This week Nikki had to do a 3-D model of DNA. It had several criteria on the rubrick and so we basically searched Pinterest for examples and then walked into Hobby Lobby and made a few changes on design ideas based on things we saw on the shelves, and some changes based on aesthetics, but mainly we used other examples found as guides for supplies to buy.

Nikki needed me to hold stuff on the double helix while she glue, or vice versa if I was sick of my fingers getting burned – but for the most part I was just a human who had extra fingers she could use. “Hold that there,” type of stuff while she spun and glued.

The problem came with the construction of the base. It took us SEVERAL attempts to find a foam/glue combination to use that would hold up her very tall model. My suggestions did NOT work and we were in panic mode because the thing wasn’t standing on it’s own yet. She and I brainstormed and decided we could try two other methods so I went to the craft store while she was at school and that night we tested some stuff out and THOUGHT we found a solution. I offered to set the glue while she was at school the next day so it would be dry for her to finish assembly but BAM! It turns out the glue ate the foam and it all collapsed and so I had to quickly come up with a final alternative while she was at school b/c she she still needed to assemble so everything that afternoon so the base needed to be set for awhile for stability.

In the end, that final method I chose in a panic worked the best, but basically I had to do that without her and all I kept thinking was, “What would she have done if I wasn’t unemployed?” I think she would have just brought it to school unstable and gotten those points docked on the rubrick but MAN. The base was SO INSIGNIFICANT. Everything else she did was amazing and how sucky would that have been to get points knocked off because the base didn’t work?

Other than the base, she did everything herself and honestly, and when I came home from Wes’s swim last night and saw the whole thing put together? I WAS SO IMPRESSED. I don’t feel guilty about helping in a panic with the base, but I feel bad for kids who have those kind of problems without someone who can help. I mean, WHO KNEW E6000 glue would EAT FOAM?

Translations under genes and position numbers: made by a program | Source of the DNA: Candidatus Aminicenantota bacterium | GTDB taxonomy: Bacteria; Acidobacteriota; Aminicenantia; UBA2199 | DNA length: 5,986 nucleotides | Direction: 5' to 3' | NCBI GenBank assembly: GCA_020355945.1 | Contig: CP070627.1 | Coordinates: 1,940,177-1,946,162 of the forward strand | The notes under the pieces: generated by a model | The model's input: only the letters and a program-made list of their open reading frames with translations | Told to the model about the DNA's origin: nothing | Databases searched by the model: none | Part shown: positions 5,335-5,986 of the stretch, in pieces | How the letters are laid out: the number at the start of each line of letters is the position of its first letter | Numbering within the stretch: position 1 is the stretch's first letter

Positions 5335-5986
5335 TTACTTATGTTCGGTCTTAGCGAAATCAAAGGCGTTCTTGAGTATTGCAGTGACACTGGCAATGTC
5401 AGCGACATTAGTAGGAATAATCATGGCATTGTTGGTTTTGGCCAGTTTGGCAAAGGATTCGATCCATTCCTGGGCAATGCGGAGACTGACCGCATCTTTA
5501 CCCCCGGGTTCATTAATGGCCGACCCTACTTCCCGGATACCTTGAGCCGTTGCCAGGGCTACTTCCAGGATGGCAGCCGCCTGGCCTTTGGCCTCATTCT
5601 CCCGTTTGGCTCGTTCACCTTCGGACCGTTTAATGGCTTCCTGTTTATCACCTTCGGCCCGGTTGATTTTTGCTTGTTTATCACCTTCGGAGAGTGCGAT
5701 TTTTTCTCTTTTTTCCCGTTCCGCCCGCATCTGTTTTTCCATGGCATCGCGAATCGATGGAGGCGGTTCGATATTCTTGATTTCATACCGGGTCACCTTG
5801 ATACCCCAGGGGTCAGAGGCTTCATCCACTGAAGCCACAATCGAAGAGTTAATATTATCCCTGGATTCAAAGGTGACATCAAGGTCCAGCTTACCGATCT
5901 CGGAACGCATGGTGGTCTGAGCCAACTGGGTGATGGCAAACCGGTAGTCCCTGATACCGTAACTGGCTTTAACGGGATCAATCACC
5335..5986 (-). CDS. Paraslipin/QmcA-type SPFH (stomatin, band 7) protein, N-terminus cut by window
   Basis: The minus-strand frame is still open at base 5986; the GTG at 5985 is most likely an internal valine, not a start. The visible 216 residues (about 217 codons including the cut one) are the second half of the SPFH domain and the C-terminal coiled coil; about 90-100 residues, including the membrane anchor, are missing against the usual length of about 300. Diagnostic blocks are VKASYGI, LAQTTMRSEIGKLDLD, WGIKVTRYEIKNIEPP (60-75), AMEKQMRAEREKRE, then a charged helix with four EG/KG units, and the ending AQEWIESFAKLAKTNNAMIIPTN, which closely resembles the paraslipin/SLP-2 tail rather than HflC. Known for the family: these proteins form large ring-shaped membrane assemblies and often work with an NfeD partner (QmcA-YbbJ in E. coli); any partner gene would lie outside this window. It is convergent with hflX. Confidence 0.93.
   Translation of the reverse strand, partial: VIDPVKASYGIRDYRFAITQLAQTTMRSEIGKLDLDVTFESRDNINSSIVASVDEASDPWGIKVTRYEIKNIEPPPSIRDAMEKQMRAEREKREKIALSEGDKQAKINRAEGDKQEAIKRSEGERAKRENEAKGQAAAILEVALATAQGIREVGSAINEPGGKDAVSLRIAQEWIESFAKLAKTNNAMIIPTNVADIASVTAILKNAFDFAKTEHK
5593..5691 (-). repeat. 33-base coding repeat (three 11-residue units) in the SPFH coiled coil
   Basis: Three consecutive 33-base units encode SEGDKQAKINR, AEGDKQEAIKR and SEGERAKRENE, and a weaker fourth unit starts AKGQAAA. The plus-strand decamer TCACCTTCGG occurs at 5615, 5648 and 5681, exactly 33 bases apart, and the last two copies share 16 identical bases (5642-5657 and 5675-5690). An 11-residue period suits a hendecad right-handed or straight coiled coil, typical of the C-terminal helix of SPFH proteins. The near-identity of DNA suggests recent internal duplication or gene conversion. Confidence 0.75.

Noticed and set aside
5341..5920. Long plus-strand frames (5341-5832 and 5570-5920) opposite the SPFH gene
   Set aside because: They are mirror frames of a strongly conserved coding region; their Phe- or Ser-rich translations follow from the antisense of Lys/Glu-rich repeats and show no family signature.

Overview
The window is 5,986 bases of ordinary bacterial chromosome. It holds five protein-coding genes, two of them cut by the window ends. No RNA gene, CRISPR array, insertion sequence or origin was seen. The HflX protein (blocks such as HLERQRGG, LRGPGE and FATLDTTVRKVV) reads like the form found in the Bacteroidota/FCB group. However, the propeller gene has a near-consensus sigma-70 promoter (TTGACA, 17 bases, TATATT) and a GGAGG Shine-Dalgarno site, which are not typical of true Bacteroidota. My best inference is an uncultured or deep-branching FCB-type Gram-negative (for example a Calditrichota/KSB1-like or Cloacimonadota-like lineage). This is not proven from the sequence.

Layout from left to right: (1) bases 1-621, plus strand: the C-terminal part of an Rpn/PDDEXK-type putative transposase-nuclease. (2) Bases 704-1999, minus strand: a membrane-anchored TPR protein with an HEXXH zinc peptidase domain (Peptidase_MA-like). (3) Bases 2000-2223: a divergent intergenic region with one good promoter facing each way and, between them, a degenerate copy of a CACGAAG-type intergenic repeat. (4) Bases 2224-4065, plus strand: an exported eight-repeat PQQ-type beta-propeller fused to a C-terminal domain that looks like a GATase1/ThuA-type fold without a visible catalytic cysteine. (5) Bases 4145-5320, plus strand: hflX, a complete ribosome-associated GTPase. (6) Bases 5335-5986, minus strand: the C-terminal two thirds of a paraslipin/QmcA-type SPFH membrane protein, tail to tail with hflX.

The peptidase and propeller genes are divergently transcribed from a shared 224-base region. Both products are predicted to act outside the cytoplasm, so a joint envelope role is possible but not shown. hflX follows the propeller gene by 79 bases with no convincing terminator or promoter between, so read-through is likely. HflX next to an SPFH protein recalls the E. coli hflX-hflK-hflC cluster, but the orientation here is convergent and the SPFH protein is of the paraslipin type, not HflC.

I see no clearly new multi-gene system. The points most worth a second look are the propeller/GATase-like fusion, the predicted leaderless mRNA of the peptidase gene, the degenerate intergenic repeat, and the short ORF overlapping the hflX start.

But her project is going to get a better grade because she had a parent who could help in a crunch. And while there will 100% be kids whose projects were done entirely by their parents (there always are) there are also going to be kids who had NO help whatsoever and they are going to often get worse grades without any consideration of their resources at home.

And that’s not even considering how much this project cost me. Now, the teacher does give bonus points for kids who use stuff found around the house instead of craft stuff…so that’s an amazing way to counterbalance those kids who have parental wallets that can open at the craft store.

It’s just always a tricky thing…kids and projects. You want them to be successful but you want them to learn how to do the work themselves. And since there is no way to evaluate based on how much they did on their own because there’s no way to really know for sure (Let’s be honest, her project looks like it had way more parental help than just with the base. Some kids are going to think I did a lot more than I actually did.) the teachers are really not able to help with grading in any way without knowing 100% what the distribution of work was for every kid.

But man, as a parent, it’s a tricky path to walk. Especially when you see kids who don’t like school, never apply themselves, and suddenly walk in with perfectly crafted projects while your kid has burn marks on their fingers from their hot glue gun.

6 thoughts on “On Kids And School Projects”

  1. I am going through this exact thing now. My youngest has to do a bottle project of Albert Einstein and I have to try hard not to just do it for him!

  2. No advice (not that you asked for any), but I remember my parents being frustrated about this too.